Who works with our students?

Our instructional staff come from all over the country. All share a love of the outdoors, working with children, and experiential education. Typical instructors hold Bachelor’s degrees in science, history, or education and all undergo background checks and a rigorous interview process. We hold our instructors to high youth development and pedagogical standards.

What if it rains?

We pride ourselves on running our activities rain or shine. In the event of severe weather, we are able to adapt many activities to an indoor space. Students are encouraged to dress for the weather and come prepared to be outside in the current temperature and weather.

How does billing work?

After determining the best date for your group, you receive a contract with a deposit amount. This contract is signed by the school/district representative and returned to Pendalouan with the deposit. Groups provide Pendalouan with their final attendance (staff and chaperones) one school day before arriving. This attendance number is used for the final invoice which is provided upon arrival. School representatives then work with our Office Manager and their own financial departments to provide payment. Schools are welcome to request an invoice early.

Is there Wi-Fi?

We provide Wi-Fi in our main lodge and our Activity Center. Passwords are available upon request.

for day groups

How many chaperones do I need?

We suggest a 1:10 ratio chaperone:student for day groups. Additional parents are more than welcome to accompany your group. Keep in mind there is an additional rate for parents during meals of $5. When the chaperone ratio grows on the chaperone side, we find these extra parents can be distracting to the classes and activities. Your experience will be best if you are able to find the “just-right” ratio for your group.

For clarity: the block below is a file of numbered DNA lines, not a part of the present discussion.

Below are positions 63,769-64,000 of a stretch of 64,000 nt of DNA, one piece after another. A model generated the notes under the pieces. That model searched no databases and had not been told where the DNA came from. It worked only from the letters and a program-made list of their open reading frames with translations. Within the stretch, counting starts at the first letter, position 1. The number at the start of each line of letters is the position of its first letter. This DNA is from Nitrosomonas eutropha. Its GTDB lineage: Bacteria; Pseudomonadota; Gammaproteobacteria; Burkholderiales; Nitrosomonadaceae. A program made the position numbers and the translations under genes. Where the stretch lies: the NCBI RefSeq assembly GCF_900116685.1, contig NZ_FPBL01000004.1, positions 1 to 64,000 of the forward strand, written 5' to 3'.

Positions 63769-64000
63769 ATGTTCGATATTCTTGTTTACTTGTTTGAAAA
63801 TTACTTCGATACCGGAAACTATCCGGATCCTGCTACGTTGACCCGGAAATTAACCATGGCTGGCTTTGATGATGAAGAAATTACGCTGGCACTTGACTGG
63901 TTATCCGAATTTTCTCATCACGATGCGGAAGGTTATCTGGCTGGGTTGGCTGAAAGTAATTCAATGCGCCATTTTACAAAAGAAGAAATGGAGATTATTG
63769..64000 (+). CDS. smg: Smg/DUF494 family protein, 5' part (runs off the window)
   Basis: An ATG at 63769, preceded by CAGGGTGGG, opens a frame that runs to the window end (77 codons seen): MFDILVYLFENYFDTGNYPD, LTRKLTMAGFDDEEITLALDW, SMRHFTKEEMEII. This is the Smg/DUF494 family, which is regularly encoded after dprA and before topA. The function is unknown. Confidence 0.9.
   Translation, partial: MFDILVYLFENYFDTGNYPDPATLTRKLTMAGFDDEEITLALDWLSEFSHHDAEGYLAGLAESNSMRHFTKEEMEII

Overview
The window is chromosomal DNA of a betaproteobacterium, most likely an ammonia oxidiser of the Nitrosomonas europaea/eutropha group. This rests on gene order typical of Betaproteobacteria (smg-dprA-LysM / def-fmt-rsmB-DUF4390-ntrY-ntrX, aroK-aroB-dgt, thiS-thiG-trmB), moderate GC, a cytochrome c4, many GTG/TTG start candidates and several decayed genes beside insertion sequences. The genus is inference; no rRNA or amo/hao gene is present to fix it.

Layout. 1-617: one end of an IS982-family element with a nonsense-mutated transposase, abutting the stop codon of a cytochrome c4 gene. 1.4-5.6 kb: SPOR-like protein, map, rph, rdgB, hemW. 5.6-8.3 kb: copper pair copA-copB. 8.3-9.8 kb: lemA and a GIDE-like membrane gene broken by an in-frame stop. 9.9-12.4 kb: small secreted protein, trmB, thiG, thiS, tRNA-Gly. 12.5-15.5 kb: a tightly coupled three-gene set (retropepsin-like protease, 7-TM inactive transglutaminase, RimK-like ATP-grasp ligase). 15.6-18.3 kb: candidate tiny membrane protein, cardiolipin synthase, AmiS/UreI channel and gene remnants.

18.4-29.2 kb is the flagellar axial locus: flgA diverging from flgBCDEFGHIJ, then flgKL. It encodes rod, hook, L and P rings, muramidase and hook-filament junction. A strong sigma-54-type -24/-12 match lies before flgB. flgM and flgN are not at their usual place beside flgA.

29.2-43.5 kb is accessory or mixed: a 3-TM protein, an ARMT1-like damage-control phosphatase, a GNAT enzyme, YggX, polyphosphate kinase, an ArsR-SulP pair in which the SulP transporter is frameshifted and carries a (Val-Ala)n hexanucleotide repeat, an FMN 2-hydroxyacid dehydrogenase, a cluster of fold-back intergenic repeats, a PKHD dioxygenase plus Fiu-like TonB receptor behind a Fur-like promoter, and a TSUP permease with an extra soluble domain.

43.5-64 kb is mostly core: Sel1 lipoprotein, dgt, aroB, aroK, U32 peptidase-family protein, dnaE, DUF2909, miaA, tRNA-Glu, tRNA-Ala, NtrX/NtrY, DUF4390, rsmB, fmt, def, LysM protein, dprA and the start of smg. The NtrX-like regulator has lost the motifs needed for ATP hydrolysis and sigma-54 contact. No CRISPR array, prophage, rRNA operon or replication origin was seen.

Where do we keep our stuff?

Depending on availability, we encourage students to keep their backpacks and belongings with them throughout the day. When available, we are able to provide limited storage space for belongings in our Lodge and Classroom buildings.

for overnight groups

Where do we stay?

Our 16 cabins are all heated. They range in size from 8-16 bunks. Schools are assigned cabins based on group size and availability. Most cabins are rustic, with electricity. Students use community bathhouses with clean showers and hot water. Bunks have plastic mattresses.

Who stays in the cabins?

Schools provide their own overnight chaperones - teachers, parents, and high school counselors have all been used with great success. We recommend a ratio of 1:10 chaperone: student, or at least two chaperones per cabin. Schools are welcome to use their district’s recommendations. We will provide you with a cabin document for assigning sleeping quarters. After many, many groups, we find the suggested ratio to be the “best” as far as chaperones remaining engaged in the program.

What if there is an emergency?

Teachers are the first line of communication in an emergency. If needed, our Camp Director lives on site and is able to provide assistance when necessary. Our Emergency Action Plan posted in our main lodge.

What do we do at night?

After dinner, groups select two evening activities such as Capture the Flag or a Campfire. These activities are provided on our curriculum guide. We also provide a snack for groups before sending them off to bed.